Nuclear power standards come under scrutiny

Updated: 2011-03-22 10:58

By John Duce (China Daily)

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Plant operator conducts safety inspections on installations

HONG KONG - China Guangdong Nuclear Power Group Co, the majority owner of the Daya Bay plant near Hong Kong, is conducting safety checks on its power stations, including those under construction, following the Japan nuclear crisis.

The country's second-biggest atomic plant operator is also reviewing locations for future projects, China Guangdong Nuclear said in a statement on Saturday. CLP Holdings Ltd, Hong Kong's largest power producer and owner of 25 percent of the Daya Bay plant, is reviewing future nuclear investment on the mainland, the company said in a statement on Monday.

Nuclear power standards come under scrutiny

The Ling Ao I nuclear power plant in Daya Bay. The Japanese disaster has stoked global concerns about the safety of nuclear power plants. [Photo / Bloomberg]

Japan is racing to prevent a reactor meltdown at Fukushima Daiichi power station whose cooling systems were knocked out by a 9.0-magnitude earthquake and tsunami on March 11. China, planning to build more nuclear reactors than any other country, said on Wednesday that it has suspended approval of all new atomic projects until a safety review has been carried out. "We are reviewing the implications on any new investment, taking into account the Fukushima accident, as well as the relevant national policy on the mainland," CLP said.

There will be no change to operations at Daya Bay, 50 kilometers from Hong Kong, spokeswoman Anthea Cheng said in a phone interview.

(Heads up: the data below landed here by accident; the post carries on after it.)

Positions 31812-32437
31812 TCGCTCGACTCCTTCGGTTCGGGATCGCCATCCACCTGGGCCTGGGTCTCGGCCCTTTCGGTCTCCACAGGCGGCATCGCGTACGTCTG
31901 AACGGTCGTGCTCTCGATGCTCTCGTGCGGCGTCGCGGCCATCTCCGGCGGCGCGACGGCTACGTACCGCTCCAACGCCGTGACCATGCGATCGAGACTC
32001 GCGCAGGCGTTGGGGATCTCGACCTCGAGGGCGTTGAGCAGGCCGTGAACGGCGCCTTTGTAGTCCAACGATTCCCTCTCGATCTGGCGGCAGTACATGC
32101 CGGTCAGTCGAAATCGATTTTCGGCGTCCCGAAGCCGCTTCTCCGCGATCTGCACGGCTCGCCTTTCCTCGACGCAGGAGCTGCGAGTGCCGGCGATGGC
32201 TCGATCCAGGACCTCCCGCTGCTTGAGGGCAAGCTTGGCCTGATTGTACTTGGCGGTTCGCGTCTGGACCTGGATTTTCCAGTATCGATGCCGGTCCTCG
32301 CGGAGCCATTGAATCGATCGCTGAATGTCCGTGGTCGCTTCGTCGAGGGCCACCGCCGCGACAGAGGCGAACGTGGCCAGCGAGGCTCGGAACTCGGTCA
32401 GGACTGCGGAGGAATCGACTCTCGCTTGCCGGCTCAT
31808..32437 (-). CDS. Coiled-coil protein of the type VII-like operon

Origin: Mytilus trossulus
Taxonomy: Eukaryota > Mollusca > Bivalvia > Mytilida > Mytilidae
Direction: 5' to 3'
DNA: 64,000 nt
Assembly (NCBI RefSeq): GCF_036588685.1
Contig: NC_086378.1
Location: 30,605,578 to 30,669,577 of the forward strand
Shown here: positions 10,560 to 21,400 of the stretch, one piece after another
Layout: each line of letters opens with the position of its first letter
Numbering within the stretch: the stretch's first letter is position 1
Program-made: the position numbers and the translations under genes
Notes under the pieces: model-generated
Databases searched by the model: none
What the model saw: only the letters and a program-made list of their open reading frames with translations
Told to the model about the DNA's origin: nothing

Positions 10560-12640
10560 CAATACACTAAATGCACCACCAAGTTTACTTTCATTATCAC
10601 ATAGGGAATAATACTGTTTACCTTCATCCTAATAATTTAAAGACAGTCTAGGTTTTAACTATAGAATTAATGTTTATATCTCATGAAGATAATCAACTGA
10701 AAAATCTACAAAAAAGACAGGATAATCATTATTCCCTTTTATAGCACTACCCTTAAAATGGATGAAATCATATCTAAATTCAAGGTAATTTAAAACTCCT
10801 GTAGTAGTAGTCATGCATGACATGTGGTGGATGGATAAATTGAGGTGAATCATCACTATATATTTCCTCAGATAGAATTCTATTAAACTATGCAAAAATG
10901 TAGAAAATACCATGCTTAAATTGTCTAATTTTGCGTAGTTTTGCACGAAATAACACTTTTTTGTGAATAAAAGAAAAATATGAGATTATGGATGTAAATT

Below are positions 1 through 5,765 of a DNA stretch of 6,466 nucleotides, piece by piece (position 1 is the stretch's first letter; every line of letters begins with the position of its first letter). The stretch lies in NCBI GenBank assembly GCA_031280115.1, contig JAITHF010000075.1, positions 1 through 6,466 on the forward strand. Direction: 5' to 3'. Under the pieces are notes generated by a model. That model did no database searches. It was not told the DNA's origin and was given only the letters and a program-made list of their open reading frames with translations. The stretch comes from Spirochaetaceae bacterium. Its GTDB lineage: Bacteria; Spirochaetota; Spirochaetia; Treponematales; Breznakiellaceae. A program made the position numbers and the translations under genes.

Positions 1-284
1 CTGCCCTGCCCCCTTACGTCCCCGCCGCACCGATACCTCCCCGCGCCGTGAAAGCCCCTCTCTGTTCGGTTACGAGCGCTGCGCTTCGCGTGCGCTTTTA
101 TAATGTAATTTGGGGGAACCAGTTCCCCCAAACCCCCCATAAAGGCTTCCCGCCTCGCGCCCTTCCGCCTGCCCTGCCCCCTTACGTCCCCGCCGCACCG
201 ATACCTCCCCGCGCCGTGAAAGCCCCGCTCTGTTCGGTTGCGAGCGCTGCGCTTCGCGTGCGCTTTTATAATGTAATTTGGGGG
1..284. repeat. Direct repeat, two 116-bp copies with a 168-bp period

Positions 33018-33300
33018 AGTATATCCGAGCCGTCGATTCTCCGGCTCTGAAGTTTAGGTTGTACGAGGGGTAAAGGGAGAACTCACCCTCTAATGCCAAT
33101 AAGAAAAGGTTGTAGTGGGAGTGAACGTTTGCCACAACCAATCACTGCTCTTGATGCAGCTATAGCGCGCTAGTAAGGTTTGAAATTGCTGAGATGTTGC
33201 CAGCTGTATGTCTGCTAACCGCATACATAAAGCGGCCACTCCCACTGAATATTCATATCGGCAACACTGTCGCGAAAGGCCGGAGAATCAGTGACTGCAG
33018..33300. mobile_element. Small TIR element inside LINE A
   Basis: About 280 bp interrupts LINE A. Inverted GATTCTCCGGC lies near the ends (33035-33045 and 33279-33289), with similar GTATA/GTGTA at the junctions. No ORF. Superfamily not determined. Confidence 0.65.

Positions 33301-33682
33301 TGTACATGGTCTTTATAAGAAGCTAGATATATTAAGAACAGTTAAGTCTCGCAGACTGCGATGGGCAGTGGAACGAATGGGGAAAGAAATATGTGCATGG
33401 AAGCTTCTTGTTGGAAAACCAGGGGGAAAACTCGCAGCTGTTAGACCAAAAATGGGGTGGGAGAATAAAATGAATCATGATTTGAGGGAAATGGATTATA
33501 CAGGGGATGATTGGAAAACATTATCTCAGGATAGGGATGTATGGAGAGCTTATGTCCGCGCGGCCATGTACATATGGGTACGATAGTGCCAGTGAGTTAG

Routine checks showed the power station was operating normally, Hong Kong Nuclear Investment Co, the unit of CLP that owns 25 percent of Daya Bay, said on Friday.

CLP rose 1.5 percent to HK$60.85 ($7.80) in Hong Kong trading at the midday break, compared with the 1.2 percent gain in the benchmark Hang Seng Index.

The Japanese disaster has stoked global concerns about the safety of nuclear power plants. Lawmakers in Hong Kong have raised queries about Daya Bay after Hong Kong Nuclear Investment said on Nov 16 that a small radiation leak in a contained area of the plant was discovered on Oct 23.

The leak was classified by China Guangdong Nuclear as the least serious on a scale of one to seven set by the International Atomic Energy Agency and posed no danger to the environment or public health.

Daya Bay began operations in 1994 and uses newer pressurized-water reactors that have greater safety features than the boiling-water reactors used at the 40-year-old Fukushima plant, Hong Kong Nuclear Investment said on Friday.

Hong Kong's government has scheduled a "comprehensive" nuclear safety exercise for early next year, according to a statement released on Saturday. The government said it carries out exercises at least once a year to check the ability of departments to deal with any emergency at Daya Bay.

Related readings:
Nuclear power standards come under scrutiny Approvals halted for new nuclear plants
Nuclear power standards come under scrutiny Government eyes nuclear energy as oil price rises
Nuclear power standards come under scrutiny Guangdong Nuclear may have to bid for Extract
Nuclear power standards come under scrutiny Solar power favored after nuclear leakage in Japan

The Hong Kong government is proposing that half of the city's electricity should come from nuclear power by 2020 to reduce greenhouse gas emissions. About a quarter now comes from Daya Bay in neighboring Guangdong province. The plant is CLP's only nuclear venture and generates about 4 percent of the group's electricity, according to a statement on Feb 24.

CLP signed a cooperation agreement with China Guangdong Nuclear in July to take a 17 percent stake in the Yangjiang atomic plant about 220 km west of Hong Kong, which is due to start producing electricity in 2013. The project is still under discussion, according to Monday's statement from CLP.

China is building at least 27 reactors and has 50 more planned, World Nuclear Association data show. China Guangdong is conducting feasibility studies on 25 reactors with capacity totaling more than 28,000 megawatts, the company said.

China National Nuclear Corp, the country's largest atomic plant operator, said on Thursday that it started safety checks at the company's plants across the nation on Wednesday.

Bloomberg News


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